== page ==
Some mornings when I wake up I can’t see straight. This doesn’t have anything to do with my glasses or contact lens.
I yawn, stretch, and shuffle into the kitchen for some coffee. By the time my bare feet hit the cold tiles I am fully awake and I can’t see straight.
Alas! Today is… Today. How am I going to make it through Today?
A flood of thoughts stir in my mind and then my emotions chime in with their contributions of a sundry mix of feelings. A fog of unbelief and doubt descends to cloud the acuity of my spiritual retinas.
Elisha’s servant woke up like this one morning, too. Early one morning the young man got up and went out of his tent, rubbed the sand out of his bleary eyes, and looked around.
Oh… no… The enemy’s horses and chariots have surrounded the city while we were asleep. We’re going to DIE!
Technically, the terrified young man said, “Alas, my master, what shall we do?” (2 Kings 6:15). I know the word “alas” sounds so melodramatic when you read it. But the common usage of the word in biblical times communicated utter dismay and horror usually in reference to imminent death and destruction.
And so Elisha slips on his sandals, shuffles out of his tent, surveys the scene, and says to the young man,
“Do not be afraid, for those who are with us are more than those who are with them” (2 Kings 6:16).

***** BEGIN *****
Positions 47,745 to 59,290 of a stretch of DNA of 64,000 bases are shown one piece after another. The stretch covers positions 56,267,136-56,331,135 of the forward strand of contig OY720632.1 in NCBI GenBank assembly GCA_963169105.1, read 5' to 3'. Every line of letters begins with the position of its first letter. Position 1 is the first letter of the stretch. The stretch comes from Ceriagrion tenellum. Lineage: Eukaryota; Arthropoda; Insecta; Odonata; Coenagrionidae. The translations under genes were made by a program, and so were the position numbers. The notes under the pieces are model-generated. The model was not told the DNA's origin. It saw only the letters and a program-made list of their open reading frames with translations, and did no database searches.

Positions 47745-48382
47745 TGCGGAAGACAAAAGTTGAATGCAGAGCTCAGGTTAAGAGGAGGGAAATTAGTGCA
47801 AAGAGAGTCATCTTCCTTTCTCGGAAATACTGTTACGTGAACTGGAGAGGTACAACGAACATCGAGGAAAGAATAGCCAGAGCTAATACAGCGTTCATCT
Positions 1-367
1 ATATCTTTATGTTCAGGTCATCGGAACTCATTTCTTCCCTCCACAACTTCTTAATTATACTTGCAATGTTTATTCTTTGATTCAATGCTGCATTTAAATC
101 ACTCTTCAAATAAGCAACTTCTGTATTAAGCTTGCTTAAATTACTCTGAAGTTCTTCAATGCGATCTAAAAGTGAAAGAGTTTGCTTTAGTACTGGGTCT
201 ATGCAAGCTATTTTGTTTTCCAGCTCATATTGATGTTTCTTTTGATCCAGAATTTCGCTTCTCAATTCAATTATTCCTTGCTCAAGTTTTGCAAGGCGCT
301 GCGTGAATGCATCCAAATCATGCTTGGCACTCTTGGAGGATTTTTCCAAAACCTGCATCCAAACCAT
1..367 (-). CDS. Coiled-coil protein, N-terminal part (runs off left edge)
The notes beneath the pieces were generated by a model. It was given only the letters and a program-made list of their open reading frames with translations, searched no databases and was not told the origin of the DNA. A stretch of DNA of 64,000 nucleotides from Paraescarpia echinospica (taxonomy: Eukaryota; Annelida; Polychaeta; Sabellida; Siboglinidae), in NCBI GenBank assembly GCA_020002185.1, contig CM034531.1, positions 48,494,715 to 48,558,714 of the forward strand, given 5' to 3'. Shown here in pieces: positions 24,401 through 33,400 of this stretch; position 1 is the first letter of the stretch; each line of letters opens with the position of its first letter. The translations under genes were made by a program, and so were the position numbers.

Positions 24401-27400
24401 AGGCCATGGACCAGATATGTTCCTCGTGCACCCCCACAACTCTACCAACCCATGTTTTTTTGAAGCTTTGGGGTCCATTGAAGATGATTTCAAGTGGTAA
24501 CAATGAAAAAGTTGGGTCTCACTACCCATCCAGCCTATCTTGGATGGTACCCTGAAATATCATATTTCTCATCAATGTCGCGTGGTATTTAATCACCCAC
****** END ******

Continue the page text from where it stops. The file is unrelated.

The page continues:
Elisha hasn’t had his coffee yet, right? The old man must need glasses. Clearly he’s not seeing straight. There is a bloodthirsty army surrounding the city. With horses and chariots and sharp metal things. Do not be afraid? Who is “with us?” We’re prophets, not Lieutenant Generals.
But Elisha saw something his servant could not see. If his servant saw what Elisha could see then he, too, would not be afraid.
So Elisha prayed for him to receive sight,
“O LORD, please open his eyes that he may see” (2 Kings 6:17).
Then the Lᴏʀᴅ opened the eyes of the young man, and he saw, and behold, the mountain was full of horses and chariots of fire all around Elisha.
Open the Eyes of Our Hearts, Lord
When we can’t see our situation with clear spiritual vision then we tend to fixate on our earthly circumstances. We do this every day.
Each morning we get out of bed walking by faith in the Son of God or wandering about in unbelief obsessed over our earthly circumstances. When the eyes of our heart are wide open to God’s truth, then the light of his word cuts through the fog.
[Read the rest of the article at Desiring God.]